janet @ the taste space

German Cherry and Almond Strudel (Kirschstrudel)

In Desserts on December 28, 2010 at 11:19 PM

My right forearm hurts.

I have two possible explanations:

1) I used my right forearm a bit too excitedly at the gym.. ?from jumping jacks?


2) From kneading strudel dough

I vote for the latter possibility since it is one-sided. But I didn’t think my kneading was THAT vigorous!

I mean, I was a bit more vigorous in my kneading this year. Last year, it took me 20 minutes. Apparently, I needed more oomph.

This year, my grandmother told me that the best strudel kneaders literally throw their dough onto the counter.

And I happily followed suit.

I don’t think I had to knead more than 5 minutes. It was perfect. The dough also pulled like butter.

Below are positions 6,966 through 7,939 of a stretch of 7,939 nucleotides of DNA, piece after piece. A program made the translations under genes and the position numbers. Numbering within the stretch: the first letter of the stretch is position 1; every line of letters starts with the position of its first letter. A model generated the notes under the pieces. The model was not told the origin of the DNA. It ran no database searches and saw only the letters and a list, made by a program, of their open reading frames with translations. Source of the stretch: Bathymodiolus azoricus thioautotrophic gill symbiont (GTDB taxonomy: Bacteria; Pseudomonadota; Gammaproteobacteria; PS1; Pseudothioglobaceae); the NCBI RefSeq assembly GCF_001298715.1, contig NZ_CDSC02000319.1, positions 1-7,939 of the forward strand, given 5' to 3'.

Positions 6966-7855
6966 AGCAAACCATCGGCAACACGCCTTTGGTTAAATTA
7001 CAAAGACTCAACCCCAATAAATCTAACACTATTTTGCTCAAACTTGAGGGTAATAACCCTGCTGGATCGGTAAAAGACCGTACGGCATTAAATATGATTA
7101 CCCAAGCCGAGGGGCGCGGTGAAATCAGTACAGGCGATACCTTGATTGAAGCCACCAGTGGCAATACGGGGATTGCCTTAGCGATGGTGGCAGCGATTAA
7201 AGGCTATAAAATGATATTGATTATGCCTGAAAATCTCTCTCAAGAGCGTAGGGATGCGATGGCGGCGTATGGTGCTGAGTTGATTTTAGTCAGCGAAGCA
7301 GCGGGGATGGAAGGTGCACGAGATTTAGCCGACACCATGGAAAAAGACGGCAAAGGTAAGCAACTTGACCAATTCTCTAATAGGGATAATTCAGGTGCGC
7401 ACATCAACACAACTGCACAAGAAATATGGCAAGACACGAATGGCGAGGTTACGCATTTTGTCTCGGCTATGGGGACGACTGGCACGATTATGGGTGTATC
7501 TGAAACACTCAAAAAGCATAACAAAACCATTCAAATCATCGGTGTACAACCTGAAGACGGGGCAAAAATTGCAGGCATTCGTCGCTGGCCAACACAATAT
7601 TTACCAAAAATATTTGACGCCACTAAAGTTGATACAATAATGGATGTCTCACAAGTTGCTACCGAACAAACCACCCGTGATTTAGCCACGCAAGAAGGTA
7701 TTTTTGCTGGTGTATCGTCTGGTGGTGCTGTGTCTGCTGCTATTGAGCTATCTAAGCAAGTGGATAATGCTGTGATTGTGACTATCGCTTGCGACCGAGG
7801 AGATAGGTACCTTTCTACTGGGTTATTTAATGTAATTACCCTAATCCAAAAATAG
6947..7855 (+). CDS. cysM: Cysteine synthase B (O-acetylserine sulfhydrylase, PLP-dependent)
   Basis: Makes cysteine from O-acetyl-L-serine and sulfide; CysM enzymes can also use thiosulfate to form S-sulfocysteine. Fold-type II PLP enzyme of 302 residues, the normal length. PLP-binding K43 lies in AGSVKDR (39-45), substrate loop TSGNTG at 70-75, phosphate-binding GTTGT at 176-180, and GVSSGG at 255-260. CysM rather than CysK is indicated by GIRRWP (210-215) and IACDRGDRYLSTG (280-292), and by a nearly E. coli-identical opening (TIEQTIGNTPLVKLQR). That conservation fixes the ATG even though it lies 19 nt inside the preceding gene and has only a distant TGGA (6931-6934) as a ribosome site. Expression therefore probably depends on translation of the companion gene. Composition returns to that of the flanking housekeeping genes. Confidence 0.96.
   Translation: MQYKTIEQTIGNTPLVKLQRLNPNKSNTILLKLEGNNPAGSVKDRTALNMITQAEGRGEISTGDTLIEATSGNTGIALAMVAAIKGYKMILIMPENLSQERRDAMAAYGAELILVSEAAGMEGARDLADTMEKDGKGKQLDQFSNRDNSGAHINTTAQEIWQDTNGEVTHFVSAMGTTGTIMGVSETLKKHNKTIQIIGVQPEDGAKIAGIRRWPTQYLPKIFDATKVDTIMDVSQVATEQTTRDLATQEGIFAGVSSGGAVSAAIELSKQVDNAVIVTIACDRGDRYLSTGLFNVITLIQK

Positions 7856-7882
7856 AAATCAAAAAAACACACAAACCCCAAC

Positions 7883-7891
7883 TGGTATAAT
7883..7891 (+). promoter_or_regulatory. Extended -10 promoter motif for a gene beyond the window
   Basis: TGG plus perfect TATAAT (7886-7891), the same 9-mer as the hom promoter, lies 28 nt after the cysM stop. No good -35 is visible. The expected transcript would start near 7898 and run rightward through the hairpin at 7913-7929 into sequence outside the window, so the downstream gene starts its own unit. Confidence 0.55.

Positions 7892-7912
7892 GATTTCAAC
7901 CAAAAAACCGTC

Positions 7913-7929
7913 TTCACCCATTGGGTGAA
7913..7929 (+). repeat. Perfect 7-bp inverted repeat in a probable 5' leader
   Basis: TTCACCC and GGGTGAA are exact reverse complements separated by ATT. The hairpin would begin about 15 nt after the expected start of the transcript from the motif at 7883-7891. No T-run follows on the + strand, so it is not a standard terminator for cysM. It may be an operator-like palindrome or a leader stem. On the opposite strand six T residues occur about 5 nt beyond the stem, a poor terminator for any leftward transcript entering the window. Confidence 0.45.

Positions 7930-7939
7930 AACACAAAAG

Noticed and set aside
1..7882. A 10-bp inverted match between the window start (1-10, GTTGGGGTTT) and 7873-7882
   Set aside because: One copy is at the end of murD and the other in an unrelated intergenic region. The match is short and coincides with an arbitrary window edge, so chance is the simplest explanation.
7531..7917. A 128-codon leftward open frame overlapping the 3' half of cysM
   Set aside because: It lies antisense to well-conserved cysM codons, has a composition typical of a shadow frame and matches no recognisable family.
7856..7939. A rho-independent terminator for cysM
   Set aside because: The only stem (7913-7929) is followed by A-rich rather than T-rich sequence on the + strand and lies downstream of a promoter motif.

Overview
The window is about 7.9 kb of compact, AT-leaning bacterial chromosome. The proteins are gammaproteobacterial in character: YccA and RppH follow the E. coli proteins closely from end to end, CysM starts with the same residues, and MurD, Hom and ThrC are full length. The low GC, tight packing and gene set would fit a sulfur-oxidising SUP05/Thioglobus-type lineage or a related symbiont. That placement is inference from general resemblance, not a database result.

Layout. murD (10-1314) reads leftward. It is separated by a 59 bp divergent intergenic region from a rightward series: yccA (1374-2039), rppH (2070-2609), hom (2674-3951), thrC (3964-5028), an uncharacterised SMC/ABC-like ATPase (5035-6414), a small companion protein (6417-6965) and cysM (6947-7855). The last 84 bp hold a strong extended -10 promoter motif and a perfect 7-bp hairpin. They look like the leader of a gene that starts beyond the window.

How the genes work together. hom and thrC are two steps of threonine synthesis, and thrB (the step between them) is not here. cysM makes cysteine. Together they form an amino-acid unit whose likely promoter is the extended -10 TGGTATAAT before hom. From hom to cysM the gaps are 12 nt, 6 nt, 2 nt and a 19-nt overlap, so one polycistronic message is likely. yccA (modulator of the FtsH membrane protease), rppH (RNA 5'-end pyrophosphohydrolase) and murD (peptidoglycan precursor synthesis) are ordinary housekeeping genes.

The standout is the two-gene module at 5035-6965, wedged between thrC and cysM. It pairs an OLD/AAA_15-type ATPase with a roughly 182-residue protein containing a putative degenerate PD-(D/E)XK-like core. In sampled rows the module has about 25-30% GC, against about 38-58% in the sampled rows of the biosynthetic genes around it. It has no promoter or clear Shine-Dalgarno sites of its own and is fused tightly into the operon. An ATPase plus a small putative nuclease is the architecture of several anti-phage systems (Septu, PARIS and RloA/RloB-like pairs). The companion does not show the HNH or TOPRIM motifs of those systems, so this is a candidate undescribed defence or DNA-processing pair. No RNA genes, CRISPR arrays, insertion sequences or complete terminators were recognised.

I must be improving. Keeping the strudel tradition alive within my family.

It seems to have become an annual tradition, this strudel-making, or strudeling as we’ve dubbed it this year. Last year, we got in trouble for pulling the strudel dough Christmas morning, as my mom was trying to prepare for lunch and dinner. So, we did the next best thing: knead the dough on Christmas morning, but pull it and bake it on Boxing Day. But the commotion certainly follows wherever strudel-making takes place. It is always center stage.

We made a traditional apple strudel and for the second strudel, we pulled together this delicious cherry and almond strudel.  A mix of both sweet and sour cherries, accentuated with both toasted almonds and almond extract, with a hint of cinnamon, this was strudel experiment success. It is kind of hard to make anything unappealing when it is wrapped with freshly baked homemade strudel dough, but even my grandfather (the strudel supervisor) gave it the strudel stamp of approval.

For step-by-step instructions on preparing the strudel and the recipe for apple strudel, see my previous post here.